My, how the mighty fall. I wasn’t halfway through The Hollywood Reporter’s extraordinary interview with former ESPN chief John Skipper about his abrupt resignation from Disney after 27 years (a teaser, if I may: “cocaine extortion plot”) when news of yet another executive departure broke.
Trevor Edwards was supposed to be one of the Nike leaders in line to take longtime CEO Mark Parker’s job by 2020, when Parker turns 65. Until yesterday, that is. The athletic apparel colossus revealed Thursday that brand president Edwards, 55, will hang up his sneakers in August and Parker will extend his tenure beyond his 65th birthday. In a memo announcing Edwards’ retirement, Parker disclosed that Nike had received reports of “behavior occurring within our organization that do not reflect our core values of inclusivity, respect and empowerment.” He declined to cite specifics and did not link the complaints to Edwards.
The need for a “sharper focus” on culture is not a good look, as they say, for the Beaverton, Ore., company. Nike is one of the most iconic brands in business and a fixture on our World’s Most Admired Companies list. For good reason: It’s creative, it’s digital, it innovates at scale, and it is more inclusive than most companies its size. (I’m a fan of the “EQUALITY.” tees on sale at its boutiques.) But it’s clear that it’s not just bratty tech companies that suffer from a less-than-winning working environment. Corporate culture, even an exemplary one, needs tending. (Or in Parker’s parlance: “There is no finish line.”) Especially with 74,000 employees.
Today’s news below.
The U.S. has hit Russia with new sanctions over its interference in the 2016 election and its cyberattacks, so now Russia is preparing to retaliate with an expansion of its blacklist of Americans. Russian Deputy Foreign Minister Sergei Ryabkov also said that “other steps are possible on our part, which we will calibrate, according to our own interests.” Russia’s last such move—last July’s expulsion of hundreds of U.S. diplomats and embassy staff—was in retaliation to sanctions levied by President Barack Obama. The U.S.’s new sanctions are the first to come under President Donald Trump’s watch. Wall Street Journal
Qualcomm’s deposed chairman, Paul Jacobs, is reportedly talking to investors about funding a takeover of the chip firm. One of those investors is, according to the Financial Times, Japan’s increasingly ubiquitous SoftBank, whose $100 billion Vision Fund counts among its own investors… Qualcomm. Jacobs’ father Irwin is one of Qualcomm’s co-founders. The younger Jacobs lost his position as executive chairman a week ago, following investor criticism over a lack of independence in the company’s oversight (the executive chairman post was discontinued.) FT
Is Trump about to sack National Security Adviser H.R. McMaster? Reports from both the Washington Post and the Wall Street Journal suggest yes, but the White House says no. Sarah Sanders, the White House press secretary, tweeted that she spoke to Trump and McMaster and “contrary to reports they have a good working relationship and there are no changes at the [National Security Council].” Past experience suggests such reassurances don’t necessarily mean much. Bloomberg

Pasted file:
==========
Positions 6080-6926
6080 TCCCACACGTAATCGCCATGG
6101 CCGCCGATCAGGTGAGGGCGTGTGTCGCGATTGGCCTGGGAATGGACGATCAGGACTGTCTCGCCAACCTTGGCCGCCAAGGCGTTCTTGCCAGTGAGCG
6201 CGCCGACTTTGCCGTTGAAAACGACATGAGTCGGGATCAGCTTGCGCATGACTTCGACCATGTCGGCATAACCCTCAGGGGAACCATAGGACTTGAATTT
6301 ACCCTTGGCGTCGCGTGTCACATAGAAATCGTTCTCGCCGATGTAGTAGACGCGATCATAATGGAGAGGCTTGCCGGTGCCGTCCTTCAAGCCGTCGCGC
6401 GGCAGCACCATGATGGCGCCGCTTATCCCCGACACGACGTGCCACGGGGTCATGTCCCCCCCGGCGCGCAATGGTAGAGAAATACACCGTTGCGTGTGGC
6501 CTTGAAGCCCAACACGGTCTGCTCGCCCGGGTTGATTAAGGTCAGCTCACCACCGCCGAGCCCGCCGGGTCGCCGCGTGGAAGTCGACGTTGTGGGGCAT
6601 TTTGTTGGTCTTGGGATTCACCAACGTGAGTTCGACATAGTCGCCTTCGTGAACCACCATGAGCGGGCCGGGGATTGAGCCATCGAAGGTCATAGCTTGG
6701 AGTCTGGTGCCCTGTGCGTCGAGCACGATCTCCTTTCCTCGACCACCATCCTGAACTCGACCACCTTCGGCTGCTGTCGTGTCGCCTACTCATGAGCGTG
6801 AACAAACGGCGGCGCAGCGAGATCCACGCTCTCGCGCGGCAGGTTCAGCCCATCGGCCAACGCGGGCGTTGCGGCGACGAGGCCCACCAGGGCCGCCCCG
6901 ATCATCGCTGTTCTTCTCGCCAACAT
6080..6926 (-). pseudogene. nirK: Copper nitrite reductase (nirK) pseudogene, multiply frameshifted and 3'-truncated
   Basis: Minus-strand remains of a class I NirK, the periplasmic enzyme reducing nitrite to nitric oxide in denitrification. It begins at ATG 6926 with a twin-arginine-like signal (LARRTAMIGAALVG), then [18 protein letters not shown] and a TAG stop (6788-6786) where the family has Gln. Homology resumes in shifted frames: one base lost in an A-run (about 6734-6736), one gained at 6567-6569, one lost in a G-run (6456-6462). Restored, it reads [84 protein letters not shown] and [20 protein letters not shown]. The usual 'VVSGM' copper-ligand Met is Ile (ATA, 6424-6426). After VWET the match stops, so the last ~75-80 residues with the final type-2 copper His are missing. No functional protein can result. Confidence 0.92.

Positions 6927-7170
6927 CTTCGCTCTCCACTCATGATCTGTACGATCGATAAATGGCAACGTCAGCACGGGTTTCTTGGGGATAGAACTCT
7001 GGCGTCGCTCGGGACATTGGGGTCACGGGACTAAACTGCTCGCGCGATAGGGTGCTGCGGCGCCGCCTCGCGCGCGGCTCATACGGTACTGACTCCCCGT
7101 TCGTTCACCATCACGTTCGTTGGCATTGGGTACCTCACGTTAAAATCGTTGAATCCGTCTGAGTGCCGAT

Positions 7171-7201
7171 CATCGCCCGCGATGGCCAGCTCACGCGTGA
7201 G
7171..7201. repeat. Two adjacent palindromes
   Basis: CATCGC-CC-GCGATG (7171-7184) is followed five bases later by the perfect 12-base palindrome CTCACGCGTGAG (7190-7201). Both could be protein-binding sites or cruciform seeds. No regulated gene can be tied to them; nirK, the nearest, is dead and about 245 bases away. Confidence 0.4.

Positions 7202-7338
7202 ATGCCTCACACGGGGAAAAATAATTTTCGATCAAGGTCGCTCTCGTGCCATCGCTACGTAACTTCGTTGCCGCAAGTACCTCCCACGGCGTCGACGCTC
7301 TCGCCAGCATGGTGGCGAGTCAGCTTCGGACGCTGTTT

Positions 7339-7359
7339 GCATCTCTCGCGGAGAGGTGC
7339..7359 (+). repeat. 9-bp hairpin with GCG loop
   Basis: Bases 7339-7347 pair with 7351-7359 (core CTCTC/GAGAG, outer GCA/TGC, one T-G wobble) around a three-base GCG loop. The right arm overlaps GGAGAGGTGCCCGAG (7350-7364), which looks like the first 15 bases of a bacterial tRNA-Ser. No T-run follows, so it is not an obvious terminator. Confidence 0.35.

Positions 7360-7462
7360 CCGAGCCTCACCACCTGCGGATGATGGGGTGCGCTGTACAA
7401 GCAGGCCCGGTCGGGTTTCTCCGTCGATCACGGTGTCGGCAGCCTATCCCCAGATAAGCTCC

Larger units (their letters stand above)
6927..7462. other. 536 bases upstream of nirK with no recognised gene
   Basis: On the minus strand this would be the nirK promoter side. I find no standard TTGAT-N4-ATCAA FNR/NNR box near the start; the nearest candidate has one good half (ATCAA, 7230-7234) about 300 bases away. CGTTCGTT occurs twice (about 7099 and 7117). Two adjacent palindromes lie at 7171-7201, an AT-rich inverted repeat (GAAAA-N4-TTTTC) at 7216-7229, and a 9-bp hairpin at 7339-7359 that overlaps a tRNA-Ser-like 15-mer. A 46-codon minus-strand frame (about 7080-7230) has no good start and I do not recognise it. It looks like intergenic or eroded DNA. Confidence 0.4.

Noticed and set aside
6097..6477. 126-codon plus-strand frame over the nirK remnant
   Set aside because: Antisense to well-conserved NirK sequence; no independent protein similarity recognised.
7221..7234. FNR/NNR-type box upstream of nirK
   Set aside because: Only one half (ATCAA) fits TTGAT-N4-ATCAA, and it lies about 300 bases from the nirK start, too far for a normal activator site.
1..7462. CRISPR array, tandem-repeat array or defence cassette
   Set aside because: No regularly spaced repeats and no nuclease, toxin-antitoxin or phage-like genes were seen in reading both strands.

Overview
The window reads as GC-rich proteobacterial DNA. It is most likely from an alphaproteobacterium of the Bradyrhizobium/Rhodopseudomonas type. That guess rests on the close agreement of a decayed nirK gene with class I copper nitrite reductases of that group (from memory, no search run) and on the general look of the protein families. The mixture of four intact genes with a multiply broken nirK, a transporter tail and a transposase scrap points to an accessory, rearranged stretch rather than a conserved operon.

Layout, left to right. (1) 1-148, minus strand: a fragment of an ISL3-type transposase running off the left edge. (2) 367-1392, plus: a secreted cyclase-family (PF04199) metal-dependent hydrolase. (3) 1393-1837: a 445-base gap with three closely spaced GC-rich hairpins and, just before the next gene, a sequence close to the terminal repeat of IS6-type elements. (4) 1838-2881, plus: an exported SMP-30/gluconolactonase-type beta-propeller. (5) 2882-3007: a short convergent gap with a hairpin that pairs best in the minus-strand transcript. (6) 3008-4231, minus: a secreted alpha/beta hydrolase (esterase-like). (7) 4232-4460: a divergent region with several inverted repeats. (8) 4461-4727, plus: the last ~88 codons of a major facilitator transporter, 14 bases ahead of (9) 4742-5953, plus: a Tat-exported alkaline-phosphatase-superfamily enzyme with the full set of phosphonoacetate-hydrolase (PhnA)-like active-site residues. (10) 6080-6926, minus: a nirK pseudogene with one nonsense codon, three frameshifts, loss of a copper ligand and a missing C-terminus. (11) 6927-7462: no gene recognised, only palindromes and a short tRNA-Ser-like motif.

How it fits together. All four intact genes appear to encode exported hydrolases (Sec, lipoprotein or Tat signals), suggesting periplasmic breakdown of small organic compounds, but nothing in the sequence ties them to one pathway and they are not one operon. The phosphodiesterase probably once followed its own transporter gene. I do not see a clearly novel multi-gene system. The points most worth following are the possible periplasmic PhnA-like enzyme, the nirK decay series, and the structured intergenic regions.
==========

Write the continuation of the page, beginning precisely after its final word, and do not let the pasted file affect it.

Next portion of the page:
A brand new pedestrian walkway collapsed onto the road below in Miami yesterday, killing at least six people. It seems the 174-foot walkway was built using a relatively new construction technique that is supposed to make it possible to build bridges more quickly while maintaining safety. It was the largest pedestrian bridge in the U.S. to have been installed using the “accelerated bridge construction” technique, and was moved into position on Saturday. NBC
Around the Water Cooler
Australia has become the battleground for companies wanting to build the biggest batteries in the world—little wonder, as Australia is prime ground for solar power, and you have to store all that energy somewhere. Elon Musk’s Tesla built the world’s largest battery in South Australia’s Mid-North, but now Sanjeev Gupta (a metal tycoon who just bought a controlling stake in a local renewable energy firm) is planning an even bigger battery, able to store 140 megawatt hours to Musk’s 129 megawatt hours. Radio Australia
The analyst house Fundstrat reckons that the price of Bitcoin has now fallen to a point where it is no longer profitable to mine. Fundstrat bases its cost estimates on the cost of equipment, electricity and things like cooling. “Mining” Bitcoin is extremely power-intensive, and it throws off a lot of heat too. Because the architecture of the Bitcoin system also makes it progressively more difficult to create the virtual coins, miners also have to regularly upgrade their equipment. CNBC
Li Ka-shing Retires
The Hong Kong billionaire Li Ka-shing, whose empire straddles the telecommunications, shipping, retail and property sectors, is going to retire before his 90th birthday this year. His CK Hutchison and CK Asset firms have a combined market cap of over $80 billion, and Li himself is estimated to be worth more than $35 billion. Li’s successor will be his son, Victor Li, who is currently the deputy chairman of the conglomerate. Fortune
The dreadfully posh British private bank Coutts has disciplined—but not fired—one of its star bankers after he was accused of “inappropriate behavior” that left some women more keen on resigning than continuing to work with him. The investigation into Harry Keogh and his team dated back to 2015. RBS, Coutts’ owner, has itself been accused of “pervasive sexism.” RBS is largely owned by the British taxpayer, thanks to a financial-crisis-era bailout. BBC